• At least the NBA had the stones to tell Mahmoud Abdul-Rauf (nee Chris Jackson) no, Mahmoud, you can’t stay in the locker room until the anthem is over, whatever your views, and we’re dinging you with a one-game suspension. You can pray to whoever during that time, but you can’t duck out.

      • I disagree on that one he has every right to protest while on the job and his employer has every right to handle it the way they see fit. If they do not approve of his actions they have their own options to do.

  2. I’m conflicted with this “America” thing as pertains to football.

    In an ironic twist of fate, the Evil Empire (Dallas) has self-anointed itself as “America’s Team.”

    Everyone up my way know that the real “America’s Team” is community owned, plays in Lambeau Field, and calls the aptly dubbed “Titletown” home.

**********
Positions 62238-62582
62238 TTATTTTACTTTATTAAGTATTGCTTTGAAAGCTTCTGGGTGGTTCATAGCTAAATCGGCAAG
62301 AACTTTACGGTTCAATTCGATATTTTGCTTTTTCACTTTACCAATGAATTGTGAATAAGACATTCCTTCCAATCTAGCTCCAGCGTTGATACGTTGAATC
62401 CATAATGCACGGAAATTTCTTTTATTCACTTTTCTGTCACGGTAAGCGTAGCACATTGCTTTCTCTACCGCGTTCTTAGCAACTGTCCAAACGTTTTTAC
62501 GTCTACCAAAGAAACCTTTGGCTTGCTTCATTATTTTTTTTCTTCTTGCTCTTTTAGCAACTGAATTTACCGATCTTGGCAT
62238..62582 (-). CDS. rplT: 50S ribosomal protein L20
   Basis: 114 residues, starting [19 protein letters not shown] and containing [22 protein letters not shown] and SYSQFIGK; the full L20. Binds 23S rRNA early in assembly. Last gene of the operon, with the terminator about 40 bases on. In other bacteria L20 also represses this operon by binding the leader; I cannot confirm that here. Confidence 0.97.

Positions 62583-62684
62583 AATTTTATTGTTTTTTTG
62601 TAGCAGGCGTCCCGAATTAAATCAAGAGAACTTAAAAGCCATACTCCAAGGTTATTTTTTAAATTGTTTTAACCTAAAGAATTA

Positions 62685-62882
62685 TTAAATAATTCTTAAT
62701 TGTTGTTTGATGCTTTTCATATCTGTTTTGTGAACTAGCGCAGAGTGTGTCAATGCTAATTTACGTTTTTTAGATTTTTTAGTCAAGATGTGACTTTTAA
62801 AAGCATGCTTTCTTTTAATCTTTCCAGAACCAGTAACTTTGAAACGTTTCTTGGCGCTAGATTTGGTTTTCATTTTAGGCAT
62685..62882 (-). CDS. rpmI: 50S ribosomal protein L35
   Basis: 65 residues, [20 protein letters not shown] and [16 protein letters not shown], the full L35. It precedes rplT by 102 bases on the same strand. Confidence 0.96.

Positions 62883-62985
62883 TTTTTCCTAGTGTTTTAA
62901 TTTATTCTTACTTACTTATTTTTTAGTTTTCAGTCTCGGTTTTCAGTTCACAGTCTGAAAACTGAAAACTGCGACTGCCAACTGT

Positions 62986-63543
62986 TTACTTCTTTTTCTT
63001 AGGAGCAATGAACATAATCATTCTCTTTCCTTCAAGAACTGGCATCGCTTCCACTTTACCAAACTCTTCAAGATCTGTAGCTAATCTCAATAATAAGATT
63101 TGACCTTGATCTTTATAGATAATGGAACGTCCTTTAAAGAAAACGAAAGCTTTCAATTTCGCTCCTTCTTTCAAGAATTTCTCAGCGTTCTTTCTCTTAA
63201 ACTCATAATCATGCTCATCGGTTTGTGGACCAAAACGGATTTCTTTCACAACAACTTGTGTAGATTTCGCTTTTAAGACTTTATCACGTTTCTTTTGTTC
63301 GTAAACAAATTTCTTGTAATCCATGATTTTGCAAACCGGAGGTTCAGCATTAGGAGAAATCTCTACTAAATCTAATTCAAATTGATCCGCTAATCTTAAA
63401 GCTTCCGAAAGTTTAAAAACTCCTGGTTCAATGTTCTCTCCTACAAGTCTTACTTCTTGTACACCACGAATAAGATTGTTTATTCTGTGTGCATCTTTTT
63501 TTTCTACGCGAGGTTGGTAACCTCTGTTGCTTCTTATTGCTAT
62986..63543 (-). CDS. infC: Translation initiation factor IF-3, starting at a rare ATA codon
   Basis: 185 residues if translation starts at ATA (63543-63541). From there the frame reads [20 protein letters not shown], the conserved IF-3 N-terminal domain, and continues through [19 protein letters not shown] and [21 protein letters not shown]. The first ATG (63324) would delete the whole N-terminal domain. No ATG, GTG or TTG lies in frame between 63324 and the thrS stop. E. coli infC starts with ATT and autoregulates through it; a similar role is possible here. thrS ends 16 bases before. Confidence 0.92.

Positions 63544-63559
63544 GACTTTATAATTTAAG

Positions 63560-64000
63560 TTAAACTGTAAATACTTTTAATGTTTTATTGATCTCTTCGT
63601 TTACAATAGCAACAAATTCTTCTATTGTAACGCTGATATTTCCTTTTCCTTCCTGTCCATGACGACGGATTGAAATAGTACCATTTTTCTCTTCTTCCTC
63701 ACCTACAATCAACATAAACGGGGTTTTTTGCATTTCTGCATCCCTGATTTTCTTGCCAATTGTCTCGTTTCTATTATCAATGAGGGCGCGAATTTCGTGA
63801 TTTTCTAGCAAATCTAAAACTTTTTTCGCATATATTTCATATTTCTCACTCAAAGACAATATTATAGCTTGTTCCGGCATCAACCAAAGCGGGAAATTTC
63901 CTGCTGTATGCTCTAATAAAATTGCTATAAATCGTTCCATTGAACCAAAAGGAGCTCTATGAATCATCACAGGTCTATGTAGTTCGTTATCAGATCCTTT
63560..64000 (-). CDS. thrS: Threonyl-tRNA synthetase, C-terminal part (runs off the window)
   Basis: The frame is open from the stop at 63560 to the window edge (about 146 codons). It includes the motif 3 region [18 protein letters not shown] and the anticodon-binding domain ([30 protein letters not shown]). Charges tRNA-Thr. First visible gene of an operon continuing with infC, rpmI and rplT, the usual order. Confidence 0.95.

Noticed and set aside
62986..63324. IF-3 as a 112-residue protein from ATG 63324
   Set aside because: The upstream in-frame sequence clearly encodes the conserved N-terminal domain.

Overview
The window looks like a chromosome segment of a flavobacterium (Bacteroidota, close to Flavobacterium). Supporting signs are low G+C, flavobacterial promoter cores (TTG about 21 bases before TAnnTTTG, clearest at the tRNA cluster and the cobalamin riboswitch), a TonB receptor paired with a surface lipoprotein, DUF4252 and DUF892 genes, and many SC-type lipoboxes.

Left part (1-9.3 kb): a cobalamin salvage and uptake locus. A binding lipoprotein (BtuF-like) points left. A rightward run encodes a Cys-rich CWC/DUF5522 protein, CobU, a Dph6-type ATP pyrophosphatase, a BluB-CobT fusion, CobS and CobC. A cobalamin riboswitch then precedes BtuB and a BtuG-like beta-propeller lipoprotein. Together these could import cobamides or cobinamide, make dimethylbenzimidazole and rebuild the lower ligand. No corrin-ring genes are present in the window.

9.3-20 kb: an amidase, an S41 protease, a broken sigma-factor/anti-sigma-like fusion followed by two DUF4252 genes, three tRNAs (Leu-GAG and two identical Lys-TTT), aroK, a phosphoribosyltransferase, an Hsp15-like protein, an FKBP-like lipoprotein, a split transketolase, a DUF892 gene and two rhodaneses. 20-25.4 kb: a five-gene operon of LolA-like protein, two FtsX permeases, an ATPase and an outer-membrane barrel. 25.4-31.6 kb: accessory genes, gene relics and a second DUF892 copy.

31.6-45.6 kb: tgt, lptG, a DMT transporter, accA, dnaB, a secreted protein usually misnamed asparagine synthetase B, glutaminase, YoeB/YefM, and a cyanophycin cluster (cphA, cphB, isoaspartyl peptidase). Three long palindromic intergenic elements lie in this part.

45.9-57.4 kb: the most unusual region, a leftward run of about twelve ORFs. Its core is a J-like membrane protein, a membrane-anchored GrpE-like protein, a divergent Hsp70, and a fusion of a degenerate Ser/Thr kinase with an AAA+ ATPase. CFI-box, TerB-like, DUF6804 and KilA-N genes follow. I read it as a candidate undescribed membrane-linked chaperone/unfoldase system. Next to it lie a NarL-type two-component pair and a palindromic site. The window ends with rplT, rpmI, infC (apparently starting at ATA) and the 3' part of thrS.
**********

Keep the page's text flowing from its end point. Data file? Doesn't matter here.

3. The NFL is – no doubt – embarrassed by his actions. The same NFL that had no problem honoring veterans provided their league and teams were paid for giving that honor. The NFL itself has an illustrious history of avoiding or attempting to circumvent their own despicable actions regarding CTE and other issues. This is a minor issue and was virtually unnoticed until recently.

  4. Maybe with his NFL future in doubt, he’s putting out feelers for a career as an insufferable, America-hating pro-wrestling villain.

  5. Thanks for posting on this. I don’t think Colin is the sharpest pencil in the drawer. Anyone who regurgitates the BLM claptrap is of suspect intellectual capacity. Plus, anybody who kisses his biceps on national TV is marginally reprehensible in my book as well.

      • I think this is how Colin views his oppression: